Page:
MPs warn unfair banking is harming small firms

The Treasury Committee says confidence among SMEs has fallen.

The Treasury Committee has warned about the negative impacts of unfair banking practices and inadequate financial regulation on small and medium-sized enterprises (SMEs). The report, stemming from an inquiry into SME access to finance, highlights the struggles these businesses have faced over the past five years, exacerbated by the global pandemic and energy crisis.

The committee criticised the widespread use of personal guarantees, which often require borrowers to secure loans against personal assets, such as their homes. It also raised concerns about “debanking”, noting that in 2023 alone, banks closed around 140,000 SME accounts, frequently without sufficient explanation.

The report condemned the current mechanisms for resolving disputes between SMEs and banks as inadequate. The Financial Ombudsman Service lacks the resources and expertise for complex SME cases, while the Business Banking Resolution Service (BBRS) has been ineffective and is recommended for closure. Despite costing over £40m, the BBRS has resolved only 58 cases.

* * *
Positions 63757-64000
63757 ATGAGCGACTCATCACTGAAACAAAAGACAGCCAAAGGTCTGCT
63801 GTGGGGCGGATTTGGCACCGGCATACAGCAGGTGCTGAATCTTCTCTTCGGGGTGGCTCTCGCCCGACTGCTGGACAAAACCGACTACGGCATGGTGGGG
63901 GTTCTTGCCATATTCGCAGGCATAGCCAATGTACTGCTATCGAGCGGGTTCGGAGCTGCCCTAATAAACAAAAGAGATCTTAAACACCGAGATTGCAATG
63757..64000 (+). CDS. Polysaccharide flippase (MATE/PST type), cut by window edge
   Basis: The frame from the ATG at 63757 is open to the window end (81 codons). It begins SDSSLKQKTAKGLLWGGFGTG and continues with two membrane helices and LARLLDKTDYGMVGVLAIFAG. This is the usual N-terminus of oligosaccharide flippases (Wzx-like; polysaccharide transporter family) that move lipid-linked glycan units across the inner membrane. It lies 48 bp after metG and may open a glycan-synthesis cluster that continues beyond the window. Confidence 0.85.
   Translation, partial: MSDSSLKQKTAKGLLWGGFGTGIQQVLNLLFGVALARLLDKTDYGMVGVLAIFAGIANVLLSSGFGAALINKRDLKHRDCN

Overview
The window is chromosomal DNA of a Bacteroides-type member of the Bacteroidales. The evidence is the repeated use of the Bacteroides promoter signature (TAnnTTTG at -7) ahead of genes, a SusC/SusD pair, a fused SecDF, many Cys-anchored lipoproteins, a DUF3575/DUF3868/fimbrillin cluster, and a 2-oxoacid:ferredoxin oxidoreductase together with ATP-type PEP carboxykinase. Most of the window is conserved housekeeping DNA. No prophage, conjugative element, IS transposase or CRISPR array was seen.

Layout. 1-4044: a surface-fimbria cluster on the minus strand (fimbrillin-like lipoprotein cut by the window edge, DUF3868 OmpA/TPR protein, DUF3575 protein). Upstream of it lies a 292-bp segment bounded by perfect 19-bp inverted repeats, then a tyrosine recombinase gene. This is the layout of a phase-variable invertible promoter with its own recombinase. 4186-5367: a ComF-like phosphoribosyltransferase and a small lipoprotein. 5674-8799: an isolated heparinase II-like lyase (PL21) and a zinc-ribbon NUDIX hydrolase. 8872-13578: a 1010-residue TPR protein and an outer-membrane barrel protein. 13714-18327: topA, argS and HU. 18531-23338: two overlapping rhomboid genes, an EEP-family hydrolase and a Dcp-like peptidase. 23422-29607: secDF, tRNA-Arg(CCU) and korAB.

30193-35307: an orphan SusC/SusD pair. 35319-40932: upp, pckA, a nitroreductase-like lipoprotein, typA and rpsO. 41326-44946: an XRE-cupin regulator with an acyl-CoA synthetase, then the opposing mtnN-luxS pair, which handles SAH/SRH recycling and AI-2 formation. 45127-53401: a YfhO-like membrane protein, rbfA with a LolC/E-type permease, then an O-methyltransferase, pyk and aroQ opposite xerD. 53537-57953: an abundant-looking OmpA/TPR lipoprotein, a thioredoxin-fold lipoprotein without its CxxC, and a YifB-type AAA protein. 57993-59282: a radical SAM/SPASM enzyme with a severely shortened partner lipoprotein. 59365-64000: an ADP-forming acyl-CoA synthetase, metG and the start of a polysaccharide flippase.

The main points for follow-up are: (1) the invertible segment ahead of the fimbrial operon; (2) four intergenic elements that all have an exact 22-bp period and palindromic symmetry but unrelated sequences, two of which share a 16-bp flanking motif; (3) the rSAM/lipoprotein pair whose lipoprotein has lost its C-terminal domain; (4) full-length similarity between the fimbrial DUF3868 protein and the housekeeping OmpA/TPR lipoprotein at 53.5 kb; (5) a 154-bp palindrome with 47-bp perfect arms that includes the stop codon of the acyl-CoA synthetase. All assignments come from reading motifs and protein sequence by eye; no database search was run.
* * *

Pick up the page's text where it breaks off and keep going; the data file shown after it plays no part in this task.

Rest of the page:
The committee has made several recommendations to enhance transparency and fairness in banking for SMEs. These include urging the Financial Conduct Authority (FCA) to enforce greater transparency in account closures and to amend regulations regarding the use of personal guarantees. Furthermore, it suggests expanding the scope of the Financial Ombudsman Service and calls on the Treasury to develop a new, independent system to support SMEs outside the Ombudsman’s current remit.

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